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    Bombesin conjugated solid lipid nanoparticles for improved delivery of epigallocatechin gallate for breast cancer treatment
    Rasika Radhakrishnana,b,c, Deep Poojaa,b,c, , Hitesh Kulharid, Sagarika Gudema, Halley Gora Ravuria, Suresh Bhargavab,c, , Sistla Ramakrishnaa,b,
    a Applied Biology Division, CSIR-Indian Institute of Chemical Technology, Hyderabad, India
    b IICT-RMIT Research Centre, CSIR-Indian Institute of Chemical Technology, Hyderabad, India
    c Centre for Advanced Materials and Industrial Chemistry, School of Science, RMIT University, Melbourne, Australia
    d School of Nano Sciences, Central University of Gujarat, Gandhinagar, India
    Epigallocatechin gallate (EGCG)
    Solid lipid nanoparticles
    Breast cancer
    Drug targeting
    Survival rate 
    Epigallocatechin-gallate (EGCG) is a potent anti-cancer therapeutic which effectively controls the growth of cancerous 1462249-75-7 through a variety of different pathways. However, its molecular structure is susceptible to modifications due to cellular enzymes affecting its stability, bioavailability and hence, overall efficiency. In this study, we have initially encapsulated EGCG in the matrix of solid lipid nanoparticles to provide a stable drug carrier. To confer additional specificity towards gastrin releasing peptide receptors (GRPR) overexpressed in breast cancer, EGCG loaded nanoparticles were conjugated with a GRPR-specific peptide. In-vitro cytotoxicity studies showed that the peptide-conjugated formulations possessed greater cytotoxicity to cancer cell lines compared to the non-conjugated formulations. Further, in-vivo studies performed on C57/BL6 mice showed greater survivability and reduction in tumour volume in mice treated with peptide-conjugated formulation as compared to the mice treated with non-conjugated formulation or with plain EGCG. These results warrant the potential of the system designed in this study as a novel and effective drug delivery system in breast cancer therapy.
    1. Introduction
    Nanoparticle-based delivery systems have shown highly significant potential in the delivery of a wide range of therapeutic agents (Goethals et al., 2013; Pecorelli et al., 2010; Zhang et al., 2008). These nano-systems are not only able to deliver the therapeutic moieties effectively in the biological systems but also improve their physicochemical properties. Furthermore, they can be modified with one or more tar-geting ligands which direct them to the desired target-site. Therefore, these targeted nanosystems can increase the drug concentration in the diseased cells or tissues, which improves the efficacy of the therapeutic agent while simultaneously restricting unwanted circulation and accu-mulation of the therapeutic agent in healthy cells or tissues.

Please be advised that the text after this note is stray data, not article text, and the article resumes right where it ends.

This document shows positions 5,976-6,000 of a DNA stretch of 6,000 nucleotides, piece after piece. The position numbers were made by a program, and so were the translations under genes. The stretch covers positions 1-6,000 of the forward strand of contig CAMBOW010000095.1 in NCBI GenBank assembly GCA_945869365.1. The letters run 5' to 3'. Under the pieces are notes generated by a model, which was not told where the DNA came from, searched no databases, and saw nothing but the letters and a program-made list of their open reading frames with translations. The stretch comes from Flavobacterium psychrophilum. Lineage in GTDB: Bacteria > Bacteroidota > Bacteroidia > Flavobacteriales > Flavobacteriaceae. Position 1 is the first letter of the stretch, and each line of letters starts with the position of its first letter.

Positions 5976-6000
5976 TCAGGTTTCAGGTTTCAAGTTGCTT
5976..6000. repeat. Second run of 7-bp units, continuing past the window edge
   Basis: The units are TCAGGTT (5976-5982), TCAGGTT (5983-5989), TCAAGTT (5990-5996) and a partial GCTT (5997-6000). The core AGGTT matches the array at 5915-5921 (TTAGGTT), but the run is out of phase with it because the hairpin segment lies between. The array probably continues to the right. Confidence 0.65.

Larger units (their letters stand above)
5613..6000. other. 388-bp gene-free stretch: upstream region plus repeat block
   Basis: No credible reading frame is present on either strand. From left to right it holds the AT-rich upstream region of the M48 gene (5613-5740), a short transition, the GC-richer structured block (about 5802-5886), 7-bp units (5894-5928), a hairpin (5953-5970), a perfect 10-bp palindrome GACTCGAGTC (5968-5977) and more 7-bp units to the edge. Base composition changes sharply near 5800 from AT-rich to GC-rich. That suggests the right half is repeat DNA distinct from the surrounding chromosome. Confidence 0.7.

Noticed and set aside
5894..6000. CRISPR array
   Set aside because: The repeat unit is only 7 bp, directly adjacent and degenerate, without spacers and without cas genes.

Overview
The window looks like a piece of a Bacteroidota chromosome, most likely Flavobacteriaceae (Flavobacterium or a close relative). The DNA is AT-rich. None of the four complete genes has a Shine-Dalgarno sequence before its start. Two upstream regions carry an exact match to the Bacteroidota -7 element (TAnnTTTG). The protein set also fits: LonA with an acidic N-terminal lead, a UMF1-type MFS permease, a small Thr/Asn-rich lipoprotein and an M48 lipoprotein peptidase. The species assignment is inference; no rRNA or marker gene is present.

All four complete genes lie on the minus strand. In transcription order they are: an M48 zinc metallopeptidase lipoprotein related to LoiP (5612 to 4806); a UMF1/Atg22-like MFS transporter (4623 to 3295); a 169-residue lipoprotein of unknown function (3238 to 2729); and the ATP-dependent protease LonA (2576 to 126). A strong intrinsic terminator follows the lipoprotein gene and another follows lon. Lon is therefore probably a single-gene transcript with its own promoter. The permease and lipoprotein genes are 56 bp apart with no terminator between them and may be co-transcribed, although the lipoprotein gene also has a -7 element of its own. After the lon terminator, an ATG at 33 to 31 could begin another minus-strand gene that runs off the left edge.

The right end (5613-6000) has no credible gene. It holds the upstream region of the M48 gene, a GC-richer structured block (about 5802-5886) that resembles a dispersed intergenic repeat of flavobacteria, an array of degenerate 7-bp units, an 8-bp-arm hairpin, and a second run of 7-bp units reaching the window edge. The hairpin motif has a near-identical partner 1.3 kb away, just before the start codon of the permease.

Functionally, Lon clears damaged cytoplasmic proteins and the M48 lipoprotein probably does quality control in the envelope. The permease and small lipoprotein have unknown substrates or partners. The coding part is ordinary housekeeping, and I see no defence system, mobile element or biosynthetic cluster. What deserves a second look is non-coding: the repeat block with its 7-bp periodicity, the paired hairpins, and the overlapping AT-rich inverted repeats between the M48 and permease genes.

Catechins, one of the constituents found abundantly in green tea, have been known for their anti-oxidative, anti-bacterial, anti-in-flammatory, anti-cancer and anti-viral activities (Cabrera et al., 2006). Epigallocatechin gallate (EGCG) is one of the most studied catechins owing to its extensive pharmacological activities (Lee et al., 2009; Tachibana, 2009; Tedeschi et al., 2002). It shows anti-cancer activity
    against many cancer cell lines by inhibiting tumorigenesis, proliferation and angiogenesis (Braicu et al., 2013). Besides, it has been seen that using EGCG in combination with traditional chemotherapy drugs leads to an increase in cytotoxic potential when compared to that of the drug alone (Pons-Fuster López et al., 2019). The structure of EGCG consists of 4 heterocyclic rings with 8 free hydroxyl groups. These hydroxyl groups are found to be susceptible to easy glucuronidation, sulphation and o-methylation (Dufresne and Farnworth, 2001) in physiological systems. These modifications interfere with the therapeutic efficiency of EGCG, as the presence and action of the free hydroxyl groups on the molecule are commonly linked with its efficacy (Tachibana, 2009). In our previous study we have addressed this issue of stability by en-capsulating EGCG within solid lipid nanoparticles (SLNs) and studied the increase in cytotoxicity against various cancer cell lines (Rasika Radhakrishnan et al., 2016). The encapsulation enhanced the cyto-toxicity of EGCG in cancer cell lines by up to 8 times. Solid lipid na-noparticles possess advantages including an improvement in drug sta-bility, drug entrapment and biocompatibility, as they are composed of easily biodegradable excipients (Schwarz et al., 1994). SLNs can be